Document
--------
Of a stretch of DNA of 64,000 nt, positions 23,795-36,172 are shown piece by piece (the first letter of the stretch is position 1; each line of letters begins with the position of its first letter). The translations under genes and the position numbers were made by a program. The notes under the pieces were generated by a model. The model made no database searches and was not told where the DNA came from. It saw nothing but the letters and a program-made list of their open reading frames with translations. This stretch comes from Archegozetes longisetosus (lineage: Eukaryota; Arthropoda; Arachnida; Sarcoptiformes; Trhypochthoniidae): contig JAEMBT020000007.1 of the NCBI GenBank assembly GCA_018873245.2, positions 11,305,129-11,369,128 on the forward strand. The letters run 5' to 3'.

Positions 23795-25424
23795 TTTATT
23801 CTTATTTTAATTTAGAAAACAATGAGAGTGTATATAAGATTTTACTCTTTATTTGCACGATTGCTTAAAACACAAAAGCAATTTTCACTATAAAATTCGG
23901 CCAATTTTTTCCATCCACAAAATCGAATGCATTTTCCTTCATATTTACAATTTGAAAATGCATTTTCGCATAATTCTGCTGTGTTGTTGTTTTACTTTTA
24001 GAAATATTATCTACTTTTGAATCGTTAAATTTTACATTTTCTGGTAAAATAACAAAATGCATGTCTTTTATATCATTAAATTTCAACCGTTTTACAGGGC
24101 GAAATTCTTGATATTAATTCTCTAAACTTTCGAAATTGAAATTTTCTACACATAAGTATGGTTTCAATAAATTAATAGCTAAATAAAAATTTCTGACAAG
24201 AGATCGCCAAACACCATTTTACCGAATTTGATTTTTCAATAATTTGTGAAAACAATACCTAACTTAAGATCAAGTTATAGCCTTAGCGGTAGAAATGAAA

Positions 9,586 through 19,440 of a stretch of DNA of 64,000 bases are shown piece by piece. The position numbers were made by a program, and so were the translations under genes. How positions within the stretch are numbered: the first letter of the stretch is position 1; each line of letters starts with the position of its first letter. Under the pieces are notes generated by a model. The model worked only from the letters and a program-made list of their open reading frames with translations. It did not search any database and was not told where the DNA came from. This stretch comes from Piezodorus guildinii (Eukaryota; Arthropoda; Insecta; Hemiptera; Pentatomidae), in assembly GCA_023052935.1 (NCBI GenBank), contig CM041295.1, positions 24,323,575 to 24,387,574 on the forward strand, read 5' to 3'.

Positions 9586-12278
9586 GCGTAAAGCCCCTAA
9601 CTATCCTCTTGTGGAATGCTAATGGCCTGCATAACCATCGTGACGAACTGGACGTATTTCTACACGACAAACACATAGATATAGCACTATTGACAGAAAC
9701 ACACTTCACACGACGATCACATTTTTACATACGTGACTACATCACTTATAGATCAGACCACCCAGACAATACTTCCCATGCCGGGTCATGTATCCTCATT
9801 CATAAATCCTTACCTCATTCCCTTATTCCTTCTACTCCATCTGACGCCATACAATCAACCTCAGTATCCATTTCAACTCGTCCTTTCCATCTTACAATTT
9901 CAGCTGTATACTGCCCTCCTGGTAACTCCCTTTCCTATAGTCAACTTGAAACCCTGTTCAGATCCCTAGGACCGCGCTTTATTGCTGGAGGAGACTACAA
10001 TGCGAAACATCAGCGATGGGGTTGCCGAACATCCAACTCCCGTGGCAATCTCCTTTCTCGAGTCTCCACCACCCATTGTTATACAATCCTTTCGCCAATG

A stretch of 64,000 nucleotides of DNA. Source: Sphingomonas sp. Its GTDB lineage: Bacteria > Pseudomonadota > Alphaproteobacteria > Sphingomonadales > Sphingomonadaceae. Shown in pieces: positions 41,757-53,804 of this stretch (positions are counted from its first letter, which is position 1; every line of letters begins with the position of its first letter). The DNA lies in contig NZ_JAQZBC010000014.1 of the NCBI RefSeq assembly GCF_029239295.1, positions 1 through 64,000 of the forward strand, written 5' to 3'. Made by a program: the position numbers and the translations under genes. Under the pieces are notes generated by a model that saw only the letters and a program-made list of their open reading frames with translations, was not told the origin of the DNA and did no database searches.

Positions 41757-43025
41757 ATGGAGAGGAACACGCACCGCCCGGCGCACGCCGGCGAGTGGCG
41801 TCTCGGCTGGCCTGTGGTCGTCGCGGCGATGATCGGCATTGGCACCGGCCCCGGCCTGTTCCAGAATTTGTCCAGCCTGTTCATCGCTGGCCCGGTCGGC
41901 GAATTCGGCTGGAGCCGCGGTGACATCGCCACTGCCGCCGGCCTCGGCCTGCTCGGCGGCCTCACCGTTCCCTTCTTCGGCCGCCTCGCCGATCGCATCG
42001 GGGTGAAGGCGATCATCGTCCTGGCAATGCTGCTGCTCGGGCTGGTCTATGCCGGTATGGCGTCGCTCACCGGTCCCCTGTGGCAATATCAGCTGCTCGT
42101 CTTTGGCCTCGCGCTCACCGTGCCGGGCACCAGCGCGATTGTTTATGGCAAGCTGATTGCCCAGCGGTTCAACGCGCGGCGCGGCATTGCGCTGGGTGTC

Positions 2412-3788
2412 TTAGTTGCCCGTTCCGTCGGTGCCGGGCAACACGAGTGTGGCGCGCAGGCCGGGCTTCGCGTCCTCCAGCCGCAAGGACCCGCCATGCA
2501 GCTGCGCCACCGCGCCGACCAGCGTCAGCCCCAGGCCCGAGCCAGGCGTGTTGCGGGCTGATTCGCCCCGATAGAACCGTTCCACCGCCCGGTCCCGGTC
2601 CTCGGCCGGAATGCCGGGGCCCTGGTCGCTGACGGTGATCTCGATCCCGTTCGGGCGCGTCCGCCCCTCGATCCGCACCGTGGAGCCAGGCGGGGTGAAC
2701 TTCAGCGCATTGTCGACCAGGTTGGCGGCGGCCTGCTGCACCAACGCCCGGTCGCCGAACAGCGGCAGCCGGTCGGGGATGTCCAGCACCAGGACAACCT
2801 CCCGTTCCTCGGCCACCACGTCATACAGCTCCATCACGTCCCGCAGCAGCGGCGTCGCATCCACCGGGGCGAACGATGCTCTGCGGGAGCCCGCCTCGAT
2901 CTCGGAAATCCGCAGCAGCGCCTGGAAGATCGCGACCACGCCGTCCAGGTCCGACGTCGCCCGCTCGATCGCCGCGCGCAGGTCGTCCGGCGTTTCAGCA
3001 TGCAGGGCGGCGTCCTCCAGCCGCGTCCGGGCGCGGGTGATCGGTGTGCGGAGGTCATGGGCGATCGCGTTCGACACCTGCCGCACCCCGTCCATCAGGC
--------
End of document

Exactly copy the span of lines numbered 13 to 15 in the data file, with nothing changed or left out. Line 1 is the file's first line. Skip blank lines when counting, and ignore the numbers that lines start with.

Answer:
9701 ACACTTCACACGACGATCACATTTTTACATACGTGACTACATCACTTATAGATCAGACCACCCAGACAATACTTCCCATGCCGGGTCATGTATCCTCATT
9801 CATAAATCCTTACCTCATTCCCTTATTCCTTCTACTCCATCTGACGCCATACAATCAACCTCAGTATCCATTTCAACTCGTCCTTTCCATCTTACAATTT
9901 CAGCTGTATACTGCCCTCCTGGTAACTCCCTTTCCTATAGTCAACTTGAAACCCTGTTCAGATCCCTAGGACCGCGCTTTATTGCTGGAGGAGACTACAA